Adding Preset Up/Down Footswitches to the Digitech GNX-1

By Stacey Jordan

Summary

The GNX-1 is a great guitar pedal. But, after using it for a while, I found the single bank/preset footswitch made movement through banks and presets too slow for live use. Even the existing Preset Up switch in FX mode was too slow. In addition, I often selected the bypass mode by mistake while in the performance mode. I bought the pedal because it gave more control over the different patches when playing live. So it was clear to me that the FX Mode was the mode I would most often use. Also, the dead time between switching in this mode was not as noticeable as Bank Mode.

To aid in the preset selection while playing live, I came up with a modification to add two switches that would allow me to move through the presets very fast in both directions with my foot. This change does not add any new function to the pedal, but just adds some switches in parallel with the existing preset/data up/down finger switches so you can conveniently use your feet to do the work. You'll get fast response for preset up/down selecton in either FX or bank mode.

I installed 2 push button switches just above the stock Amp select and Effect foot switches on the upper level of the chassis, as shown in illustrations 1 & 2. For your convenience, you may choose any other location that you like as long as you have enough wire to reach the switches.



 
Illustration 1. Completed Unit - Top View


 
Illustration 2. Completed Unit - Side View

Detailed Description

I will now describe the procedure to add two foot switches for preset up/down selection.

Important Note: This change will void your DigiTech warranty. Also, I make no warranty, claim, or guarantees regarding the performance of your unit after you make this modification. Any failures in your unit as a result of making these modifications is your responsibility. The changes described here are very simple and do nothing to modify the functionality of the machine. However, I cannot be responsible for any errors you might make in the process.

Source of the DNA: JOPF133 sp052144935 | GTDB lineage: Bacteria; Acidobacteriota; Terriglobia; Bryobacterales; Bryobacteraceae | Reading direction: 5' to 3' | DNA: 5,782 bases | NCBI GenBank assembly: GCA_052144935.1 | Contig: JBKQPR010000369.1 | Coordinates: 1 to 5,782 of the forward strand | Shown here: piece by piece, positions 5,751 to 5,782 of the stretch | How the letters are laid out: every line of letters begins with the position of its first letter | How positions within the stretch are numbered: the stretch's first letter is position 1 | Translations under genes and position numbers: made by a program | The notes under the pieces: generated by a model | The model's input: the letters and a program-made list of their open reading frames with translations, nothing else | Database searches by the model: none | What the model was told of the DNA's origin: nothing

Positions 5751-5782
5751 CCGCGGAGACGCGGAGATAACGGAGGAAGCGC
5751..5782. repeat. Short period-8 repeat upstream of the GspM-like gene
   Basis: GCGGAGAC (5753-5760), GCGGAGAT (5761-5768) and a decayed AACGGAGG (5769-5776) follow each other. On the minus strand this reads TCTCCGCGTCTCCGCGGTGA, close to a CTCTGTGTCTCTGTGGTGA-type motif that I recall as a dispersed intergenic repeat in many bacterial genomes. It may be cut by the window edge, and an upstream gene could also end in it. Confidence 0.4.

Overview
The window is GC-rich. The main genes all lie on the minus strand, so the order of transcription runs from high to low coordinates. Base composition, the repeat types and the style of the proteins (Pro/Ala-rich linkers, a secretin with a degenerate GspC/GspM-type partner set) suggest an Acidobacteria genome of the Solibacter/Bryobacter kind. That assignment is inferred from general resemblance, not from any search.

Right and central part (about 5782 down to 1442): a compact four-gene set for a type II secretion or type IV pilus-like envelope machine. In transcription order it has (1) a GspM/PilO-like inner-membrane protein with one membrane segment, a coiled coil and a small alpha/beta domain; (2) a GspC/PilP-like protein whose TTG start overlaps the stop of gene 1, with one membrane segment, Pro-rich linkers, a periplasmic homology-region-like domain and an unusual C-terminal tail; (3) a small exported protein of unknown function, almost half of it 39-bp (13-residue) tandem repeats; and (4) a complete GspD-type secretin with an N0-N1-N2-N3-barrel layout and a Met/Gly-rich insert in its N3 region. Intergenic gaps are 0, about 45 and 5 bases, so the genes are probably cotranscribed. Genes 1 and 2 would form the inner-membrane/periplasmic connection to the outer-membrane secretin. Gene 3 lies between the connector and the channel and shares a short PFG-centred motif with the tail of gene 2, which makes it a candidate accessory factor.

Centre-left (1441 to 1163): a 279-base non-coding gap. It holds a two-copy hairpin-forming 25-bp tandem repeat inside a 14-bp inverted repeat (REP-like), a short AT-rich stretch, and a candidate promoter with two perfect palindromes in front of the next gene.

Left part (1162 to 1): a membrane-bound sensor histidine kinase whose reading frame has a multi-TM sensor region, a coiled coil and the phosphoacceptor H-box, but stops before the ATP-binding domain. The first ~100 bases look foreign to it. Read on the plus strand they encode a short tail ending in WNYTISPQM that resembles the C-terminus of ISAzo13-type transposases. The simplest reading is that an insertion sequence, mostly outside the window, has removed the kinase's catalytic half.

What You Will Need

Procedure

  1. Remove the 7 Allen head screws that hold the top cover on the GNX-1 in place.
  2. While holding the unit together with your hands, turn the unit upside down with the back facing you.
  3. Lift the bottom cover up and move it forward out of the way. Note that there are cables connected between the main board (PCB) that is mounted to the bottom and the footswitch boards that are mounted to the top. You can keep these connected and carefully pivot the bottom cover back without disturbing the connections. Be careful not to flex the cables too much. Also keep touching metal things around you to discharge any static build up from your clothing. If possible, do this operation on an antistatic mat with an antistatic wrist strap, available from various electronics stores such as RadioShack.
  4. Drill the mounting holes so the switch will clear the circuit board. Drill straight and carefully and don't rush. You may want to place a block of wood behind the section you are drilling at to get a cleaner hole (see illustrations 3 & 4).



    Illustration 3. Switch Wire Connections - View 1



    Illustration 4. Switch Wire Connections - View 2

  5. Locate the Preset/Data Up & Down switches on the front (or top) of the unit and find their location on the bottom side of the circuit board. Solder the wires to the new switches across the existing circuit board mounted switches (see illustrations 5 & 6). The Alco switches are labeled “C” for common, “NO” for normally open and “NC” for normally closed contacts. You will wire the switches using the “NO” and the “C” contacts. The Alco switch is a double pole, double throw switch. You only need to use the one set of the contacts.



    Illustration 5. PCB Wire Connections - View 1



    Illustration 6. PCB Wire Connections - View 2

    HINT: Twisting the wire pairs for each switch, as shown in the illustration, helps reduce signal noise and makes the wiring more organized. Also, the strip of the wire should be just long enough to solder to a post without exposing too much bare wire which could short against something else in the system.

So what are you waiting for? Go ahead and make a great guitar pedal out of a good one.

Stacey Jordan is a contributing member at the DigiTech GeNetX™ Sound Community forum under the name 'sj'.

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Last Update: February 7, 2015 01:59:21 PM EST
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